One group only took oral antibiotics, while another solely did mechanical bowel preparation. A third group received both preparatory measures, and a fourth had no bowel preparation at all.
The results showed that patients who underwent mechanical bowel preparation and received oral antibiotics had the lowest rate of organ/space and incisional infections. An anastomotic leak, whereby the luminal contents start to seep from two parts joined during surgery, is another risk associated with colectomy.
However, this research did not show substantial reductions in that complication for any single bowel preparation method — or lack thereof — versus another.
Thus, if physicians are trying to decide between instructing a patient to follow a schedule for mechanical bowel preparation or prescribe them a round of oral antibiotics, the ideal approach may be to do both.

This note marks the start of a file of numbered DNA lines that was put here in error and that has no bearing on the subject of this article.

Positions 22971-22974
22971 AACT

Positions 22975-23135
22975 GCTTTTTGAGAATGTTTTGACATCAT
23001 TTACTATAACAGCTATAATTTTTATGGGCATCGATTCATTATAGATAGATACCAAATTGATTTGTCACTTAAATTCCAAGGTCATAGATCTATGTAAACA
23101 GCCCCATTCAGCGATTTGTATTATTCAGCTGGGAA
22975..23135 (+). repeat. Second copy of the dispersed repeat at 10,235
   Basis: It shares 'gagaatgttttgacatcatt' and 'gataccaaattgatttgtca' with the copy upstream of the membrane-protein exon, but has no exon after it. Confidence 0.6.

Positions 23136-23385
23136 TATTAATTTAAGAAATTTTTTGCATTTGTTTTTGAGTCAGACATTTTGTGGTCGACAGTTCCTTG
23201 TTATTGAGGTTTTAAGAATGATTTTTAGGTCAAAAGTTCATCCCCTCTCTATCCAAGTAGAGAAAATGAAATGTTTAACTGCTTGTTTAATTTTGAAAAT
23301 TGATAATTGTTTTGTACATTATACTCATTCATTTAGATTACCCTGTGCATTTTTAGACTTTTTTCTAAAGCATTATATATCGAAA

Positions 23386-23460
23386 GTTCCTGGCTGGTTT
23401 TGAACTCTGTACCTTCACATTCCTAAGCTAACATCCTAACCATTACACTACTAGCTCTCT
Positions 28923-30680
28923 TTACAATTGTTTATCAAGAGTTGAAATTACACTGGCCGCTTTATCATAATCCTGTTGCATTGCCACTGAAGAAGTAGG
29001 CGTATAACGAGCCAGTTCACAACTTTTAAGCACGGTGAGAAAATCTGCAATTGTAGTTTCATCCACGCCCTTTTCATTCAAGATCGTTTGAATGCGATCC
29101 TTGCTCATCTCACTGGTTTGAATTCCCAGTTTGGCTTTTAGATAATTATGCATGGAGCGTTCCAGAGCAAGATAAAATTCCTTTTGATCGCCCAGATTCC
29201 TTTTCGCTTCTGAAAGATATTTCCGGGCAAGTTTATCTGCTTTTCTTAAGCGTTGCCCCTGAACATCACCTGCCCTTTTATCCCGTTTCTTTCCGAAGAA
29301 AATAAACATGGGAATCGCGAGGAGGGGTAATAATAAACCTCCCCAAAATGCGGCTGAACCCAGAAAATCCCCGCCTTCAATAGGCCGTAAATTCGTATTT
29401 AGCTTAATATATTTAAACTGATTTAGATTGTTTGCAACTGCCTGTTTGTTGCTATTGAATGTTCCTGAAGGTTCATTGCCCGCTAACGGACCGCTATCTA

Specific Infections May Persist After a Colectomy
Clostridium difficile, sometimes called C. diff, is a type of spore-forming bacteria that lives in the bowel. C. diff infections can cause life-threatening complications, including colon inflammation. Research published in 2009 showed isolated cases whereby C. difficile enteritis affects the small bowel and requires treatment with antibiotics.
However, a more recent case concerned an allogeneic stem cell recipient who developed a recurrent C. difficile infection after a total colectomy. The researchers clarified that the patient is the only person in that situation to develop such an infection. Although this case was the first involving a stem cell patient, there are other reported cases of C. diff infections in colectomy patients.
Thus, physicians must be aware of and tell patients about the risks associated with colectomies and these kinds of infections. Such information should be given throughout a patient's care. Regarding colon cancer, a person may need further treatments after a full or partial colectomy, depending on whether cancer spreads. This is due to the risk of additional health issues such as colorectal liver metastasis, which may require another surgery.